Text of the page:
Occasionally, Gabriel does use some antiquated terminology, such as the word “horsemen” in verse 40, but we could perhaps excuse this as his way of expressing a peculiar reality of modern warfare – namely, that ground troops nowadays come fully equipped with all sorts of gadgets and weapons that make them just as fearsome an adversary as the skilled “horsemen” were in the wars of ancient times.

“The sanctuary fortress.” Now that Israel has been re-gathered as a nation, the expectation is high amongst the Jewish people to get on with the job of re-building their temple and of renewing the worship system that had to be discontinued many centuries ago during the Roman invasion and dismantling of their nation. The plans for this temple and worship service are well known in Israel, and probably it is only a matter of time, of waiting for the right window of opportunity to come along. (And this may well have a lot to do with the “holy covenant”.)


Ancient Past or Near Future?

Because of the heavy weight of well-meaning scholarly opinion, which has relegated so much of this chapter 11 into ancient times, it may be helpful at this point to inject a bit more antidote to remedy the preconceptions of the past. (Former scholars did not have the benefit of enough historical hindsight and thus were unable to accurately pinpoint the full meaning of Gabriel’s message.) Following is a summary of reasons why the primary fulfillment of Gabriel’s prophetic message (especially verses 11:21-35) should be understood as coming in the near future. . . that brief, tumultuous era prior to Christ’s return:

1)   First of all, given the impressive introduction in chapter 10 – the appearance of Christ in His heavenly glory – it would seem quite a letdown and mismatch if the following revelation dealt mostly with the exploits of an obscure ancient king. Gabriel told Daniel, “I have come to make you understand what will happen to your people in the latter days, for the vision refers to many days yet to come.” (10:14) It would seem more consistent with that statement if Gabriel’s following message dealt with a “many days yet to come” scenario – the historical events just prior to Christ’s Second Coming in the “latter days”.
2)   “Not give the honor of royalty” (11:21) is a phrase that would seem to apply well to modern forms of non-monarchical, republican government.
3)   The phrases “come in peaceably” (verse 21) and “enter peaceably” (verse 24) are more characteristic of modern means of gaining power – through voting or through media and financial manipulation – which do not require the use of military force.
4)   The use of “flatteries” (meaning smooth, slippery persuasiveness) in verse 21 is another commonly used tactic of modern political leaders who, using the media, can fool the people with false promises just long enough to get themselves voted into power. (“Flatteries” is the preferred translation and is found in the KJV, ASV, RSV, TLB, ESV, NLT.)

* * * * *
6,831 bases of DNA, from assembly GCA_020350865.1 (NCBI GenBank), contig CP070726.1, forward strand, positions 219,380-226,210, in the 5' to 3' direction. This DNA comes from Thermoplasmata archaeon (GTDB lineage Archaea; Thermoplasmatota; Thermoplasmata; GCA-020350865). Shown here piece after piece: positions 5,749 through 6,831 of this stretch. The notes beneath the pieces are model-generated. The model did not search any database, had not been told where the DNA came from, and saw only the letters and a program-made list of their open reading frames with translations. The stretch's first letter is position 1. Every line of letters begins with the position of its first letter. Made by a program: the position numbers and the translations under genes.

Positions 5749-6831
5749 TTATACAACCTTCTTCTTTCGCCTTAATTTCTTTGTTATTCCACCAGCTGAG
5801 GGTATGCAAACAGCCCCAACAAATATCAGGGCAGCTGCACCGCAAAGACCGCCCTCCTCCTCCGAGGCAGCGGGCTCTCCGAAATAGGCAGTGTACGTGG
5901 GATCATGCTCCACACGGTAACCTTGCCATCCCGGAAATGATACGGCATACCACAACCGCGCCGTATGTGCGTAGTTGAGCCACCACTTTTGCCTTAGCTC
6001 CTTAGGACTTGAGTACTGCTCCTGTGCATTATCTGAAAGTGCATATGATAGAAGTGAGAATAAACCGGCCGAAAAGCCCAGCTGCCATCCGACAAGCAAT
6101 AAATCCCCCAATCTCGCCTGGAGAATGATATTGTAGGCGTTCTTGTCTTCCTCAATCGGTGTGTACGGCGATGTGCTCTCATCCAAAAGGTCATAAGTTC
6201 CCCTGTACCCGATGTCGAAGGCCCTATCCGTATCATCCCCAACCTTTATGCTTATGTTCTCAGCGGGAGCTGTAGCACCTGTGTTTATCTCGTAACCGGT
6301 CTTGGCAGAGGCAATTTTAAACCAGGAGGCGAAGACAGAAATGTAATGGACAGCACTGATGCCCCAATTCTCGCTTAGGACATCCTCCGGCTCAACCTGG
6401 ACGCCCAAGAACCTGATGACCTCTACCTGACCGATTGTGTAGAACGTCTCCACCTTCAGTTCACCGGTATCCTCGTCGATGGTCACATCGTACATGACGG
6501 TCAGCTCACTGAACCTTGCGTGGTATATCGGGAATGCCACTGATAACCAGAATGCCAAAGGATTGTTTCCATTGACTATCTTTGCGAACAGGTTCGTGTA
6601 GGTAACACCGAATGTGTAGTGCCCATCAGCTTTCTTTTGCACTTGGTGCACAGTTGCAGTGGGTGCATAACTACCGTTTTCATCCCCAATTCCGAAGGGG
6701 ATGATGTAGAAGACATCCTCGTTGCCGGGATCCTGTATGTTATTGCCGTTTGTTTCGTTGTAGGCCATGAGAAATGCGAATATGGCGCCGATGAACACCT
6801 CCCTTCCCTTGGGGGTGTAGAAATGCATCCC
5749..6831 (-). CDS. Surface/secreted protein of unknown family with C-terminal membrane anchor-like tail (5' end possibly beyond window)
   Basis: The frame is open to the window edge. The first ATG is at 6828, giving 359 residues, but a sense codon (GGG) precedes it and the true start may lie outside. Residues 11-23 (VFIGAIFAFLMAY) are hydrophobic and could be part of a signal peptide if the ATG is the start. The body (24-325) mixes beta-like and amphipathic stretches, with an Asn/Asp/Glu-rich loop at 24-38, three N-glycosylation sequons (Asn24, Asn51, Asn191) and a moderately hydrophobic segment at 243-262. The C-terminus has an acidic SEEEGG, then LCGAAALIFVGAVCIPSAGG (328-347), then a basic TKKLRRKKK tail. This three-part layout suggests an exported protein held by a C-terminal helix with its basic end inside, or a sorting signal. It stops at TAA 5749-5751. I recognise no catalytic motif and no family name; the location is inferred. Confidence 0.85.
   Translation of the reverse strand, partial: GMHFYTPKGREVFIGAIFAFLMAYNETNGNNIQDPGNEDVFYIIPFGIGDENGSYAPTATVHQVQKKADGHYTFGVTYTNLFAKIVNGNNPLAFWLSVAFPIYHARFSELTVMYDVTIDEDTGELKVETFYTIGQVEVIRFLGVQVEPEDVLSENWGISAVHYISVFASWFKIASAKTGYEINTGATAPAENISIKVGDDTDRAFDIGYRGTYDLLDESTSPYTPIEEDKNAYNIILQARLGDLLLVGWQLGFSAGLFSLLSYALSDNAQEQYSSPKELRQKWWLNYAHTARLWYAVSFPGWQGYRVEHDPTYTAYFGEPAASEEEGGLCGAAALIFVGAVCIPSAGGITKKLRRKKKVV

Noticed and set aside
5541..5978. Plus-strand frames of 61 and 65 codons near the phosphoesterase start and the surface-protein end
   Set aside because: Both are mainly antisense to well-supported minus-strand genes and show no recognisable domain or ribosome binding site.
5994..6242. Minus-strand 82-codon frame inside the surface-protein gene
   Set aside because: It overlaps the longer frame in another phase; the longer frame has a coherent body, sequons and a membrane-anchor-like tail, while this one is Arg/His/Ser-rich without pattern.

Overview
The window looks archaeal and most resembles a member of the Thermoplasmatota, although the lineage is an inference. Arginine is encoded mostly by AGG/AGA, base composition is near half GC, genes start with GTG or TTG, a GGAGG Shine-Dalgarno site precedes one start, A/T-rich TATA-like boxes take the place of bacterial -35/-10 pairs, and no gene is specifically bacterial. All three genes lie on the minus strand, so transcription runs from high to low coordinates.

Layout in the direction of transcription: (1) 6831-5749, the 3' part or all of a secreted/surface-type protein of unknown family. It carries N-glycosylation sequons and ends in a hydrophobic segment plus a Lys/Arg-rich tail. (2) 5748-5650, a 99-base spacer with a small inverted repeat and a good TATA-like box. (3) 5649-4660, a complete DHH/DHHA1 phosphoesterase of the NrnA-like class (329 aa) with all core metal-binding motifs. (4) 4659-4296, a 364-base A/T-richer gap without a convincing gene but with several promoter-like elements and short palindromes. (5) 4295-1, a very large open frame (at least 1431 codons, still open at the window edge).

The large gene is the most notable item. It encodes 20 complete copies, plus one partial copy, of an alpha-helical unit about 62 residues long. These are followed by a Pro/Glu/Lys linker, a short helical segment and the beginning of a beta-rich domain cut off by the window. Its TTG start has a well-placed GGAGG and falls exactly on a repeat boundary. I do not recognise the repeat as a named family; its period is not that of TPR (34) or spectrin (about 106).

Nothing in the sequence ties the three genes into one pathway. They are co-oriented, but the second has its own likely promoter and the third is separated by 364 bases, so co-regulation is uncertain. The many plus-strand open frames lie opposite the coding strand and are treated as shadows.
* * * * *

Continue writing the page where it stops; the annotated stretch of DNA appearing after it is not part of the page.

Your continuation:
5)   The nominal sentence in verse 22 – “yea, [he is] also the prince of the covenant” – links us back to Daniel 9:27 about the same “prince” who “shall confirm a covenant” (which is easily understood as an event happening just prior to Christ’s Second Coming; see post on Daniel 9 for more information on that point.) Therefore, the “prince of the covenant” phrase here in chapter 11, verse 22, acts as a sort of signpost to direct us forward from the ancient time into the modern era of End Time events. This serves also to maintain the continuity between the two messages (in chapter 9 and chapter 11). And we would expect a certain amount of continuity since, judging by the introductions and context of them, both messages were delivered by the same angel Gabriel.
     Incidentally, to avoid any confusion as to what kind of “covenant” this is, it should be noted that the Hebrew word for “covenant” was often used for agreements between groups of people, and not only for agreements between God and mankind; so there is no need to insist, as many scholars do, that it applies only to God’s covenant with the Jewish people of the Old Testament; it can easily refer to agreements between warring political factions. And it seems natural, in the context of the passage, that this should be an agreement between the “king of  the North” and the “king of the South“.
)   The existence of the “holy covenant”: Back in the days of Antiochus Epiphanes’ reign, there was no record of a covenant made, much less one that dealt with religious, as well as political, issues. Nor was there any such covenant made in the years after Christ’s execution.
    The passage in chapter 11 
goes on to relate that the anti-Christ “king of the North” would “defile the sanctuary” when he allows an “abomination of desolation” to enter it. In a message 3 or 4 years earlier, Gabriel had told Daniel about a “covenant” which was to mark the last seven years of history. That “covenant” also had much to do with religious issues (“sacrifice and offering”) and desolating “abominations” that would lead to the break-up of the covenant.